[Christians] want revival but, sadly, for the wrong reasons, Henry Blackaby once told me.
“Until we want revival for the glory of God, God will not send it,” the Experiencing God author said over lunch one day at the North American Mission Board.
Blackaby’s statement is one I’ve never forgotten.
One of the reasons it caught my attention was that I had not, as I should have, appropriately connected the dots between revival and the glory of God. Though I had prayed daily for God to send revival, I confess that I had not given much thought to revival and God’s glory.
My desire for revival had been prompted primarily by what I saw happening in our churches and culture. Many of our churches are plateaued or in decline; in some, without wanting to be overly judgmental, the spiritual fervor might best be described as lukewarm.
As to our culture, it is in a major mess, and the mess keeps getting messier all the time. Paganism is surging. Morality is in decline. The Judeo-Christian ethic is routinely rejected at almost all levels of American life, including in our government, educational systems and, sadly, in many homes. These three institutions are foundational to keeping our nation functioning on the principles established by our founders who acted under God’s guiding hand.
These scenarios had driven me to pray for revival. But if I may be honest about my motives, I’ll make this confession: More than anything, I prayed for revival because I grieved for what is coming for my children, and particularly, my precious grandchildren, because of the deterioration of life as we once experienced it in America. As the mess gets even worse, what will the future hold for them if God doesn’t send revival?
I may be a selfish grandfather, but for the sake of those I love, I want to see God do something that will change the plight I see coming to our nation.
And what about revival and the glory of God? May God help me to always remember that what God does, He does for His glory. We like to add the words “and for our good,” but whether it turns out for our good, it always must redound first and foremost to His glory. I fear that many of us may need a refresher course on just how high a premium God places on His glory.
One of the New Testament uses of doxa, or glory, speaks to giving honor to the repute and splendor of God. Acknowledging and extolling Him as worthy of all honor is to be priority. Surely if I love Him and value who He is and the grand and glorious way in which He has valued me, then how can I do less than make His glory a priority in my life, and a priority in that for which I pray? As the apostle Paul commands, “whatever you do, do all to the glory of God” (1 Corinthians 10:31).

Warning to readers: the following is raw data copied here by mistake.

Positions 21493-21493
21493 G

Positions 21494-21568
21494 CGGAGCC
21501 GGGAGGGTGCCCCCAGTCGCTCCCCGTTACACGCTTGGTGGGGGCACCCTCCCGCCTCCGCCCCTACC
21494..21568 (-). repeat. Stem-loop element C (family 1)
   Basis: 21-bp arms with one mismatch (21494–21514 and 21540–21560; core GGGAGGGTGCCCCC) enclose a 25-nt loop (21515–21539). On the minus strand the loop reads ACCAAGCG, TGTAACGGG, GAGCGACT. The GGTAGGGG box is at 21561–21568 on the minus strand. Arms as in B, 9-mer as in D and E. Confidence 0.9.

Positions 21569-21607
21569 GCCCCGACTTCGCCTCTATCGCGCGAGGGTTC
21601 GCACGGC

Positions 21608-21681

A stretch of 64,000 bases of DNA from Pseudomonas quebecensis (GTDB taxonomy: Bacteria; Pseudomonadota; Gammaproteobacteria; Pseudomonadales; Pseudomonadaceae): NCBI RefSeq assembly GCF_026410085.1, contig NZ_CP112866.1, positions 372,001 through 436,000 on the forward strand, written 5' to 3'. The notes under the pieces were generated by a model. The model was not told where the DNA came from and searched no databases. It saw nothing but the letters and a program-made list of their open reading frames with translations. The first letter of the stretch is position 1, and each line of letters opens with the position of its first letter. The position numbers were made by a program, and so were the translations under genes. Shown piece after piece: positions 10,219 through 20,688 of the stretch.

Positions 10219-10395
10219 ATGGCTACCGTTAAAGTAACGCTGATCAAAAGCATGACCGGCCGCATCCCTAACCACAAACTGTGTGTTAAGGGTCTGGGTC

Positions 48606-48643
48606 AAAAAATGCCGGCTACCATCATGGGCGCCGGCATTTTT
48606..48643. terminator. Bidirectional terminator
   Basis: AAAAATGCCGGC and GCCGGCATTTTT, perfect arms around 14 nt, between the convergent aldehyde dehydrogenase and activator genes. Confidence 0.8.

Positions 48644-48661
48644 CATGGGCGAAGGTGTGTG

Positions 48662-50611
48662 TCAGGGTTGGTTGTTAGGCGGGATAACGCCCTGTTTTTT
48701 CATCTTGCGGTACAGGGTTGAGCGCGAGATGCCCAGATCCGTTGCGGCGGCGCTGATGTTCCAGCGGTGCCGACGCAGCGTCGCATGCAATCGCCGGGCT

So let’s connect the dots. If revival comes, in what ways would God receive glory?
1. Through the changed lives of believers
When the Spirit moves in revival, it has always begun with the body of Christ first experiencing its dynamic impact. The church moves from being Laodicean in temperature to being first-century, Acts 4 alive to God. A spiritual fervor that we don’t see much today is experienced. A renewed love for God and others manifests itself in God-honoring ways. It would be a new day for His church should it happen today, and all the glory would have to go to God.
2. Through the conversion of multitudes of lost people.
In the Layman’s Prayer Revival of 1857, the last major revival America has seen, it is estimated that a million souls were saved. The U.S. population was about 15 million at the time. With our national population being over 300 million today, a similar revival today would equivalently result in over 20 million conversions. And think about it: If heaven rejoices when one soul repents and turns to Christ, just imagine the heavenly hallelujah that 20 million new souls would bring. Surely, God would be glorified!
3. Through a national spiritual awakening
When the church is on fire and people are being saved, the unsaved cannot help but notice that the God in heaven is making a unique visit to earth. The late evangelism professor Roy Fish appropriately titled his book about the 1858 revival When Heaven Touched Earth. In such an awakening, a God-consciousness takes place that will impact the greater society as previous great awakenings have done. In the end, great glory will redound to God.
So let’s continue to pray for revival and do it for the reason that God would be glorified. And perhaps God will forgive an old granddad if, in addition, he also prays selfishly, wanting revival for the sake of his grandkids.
Doug Metzger is a retired pastor in Canton, GA, who served churches 20-plus years in Pennsylvania, New Jersey, Georgia, and California; in addition to eight years with the North American Mission Board as Director of Prayer Evangelism and, earlier, director of its Strategic Focus Cities emphasis; and three years with its predecessor, the Home Mission Board, as Associate Director of Personal Evangelism. Article courtesy of Baptist Press. Used by permission.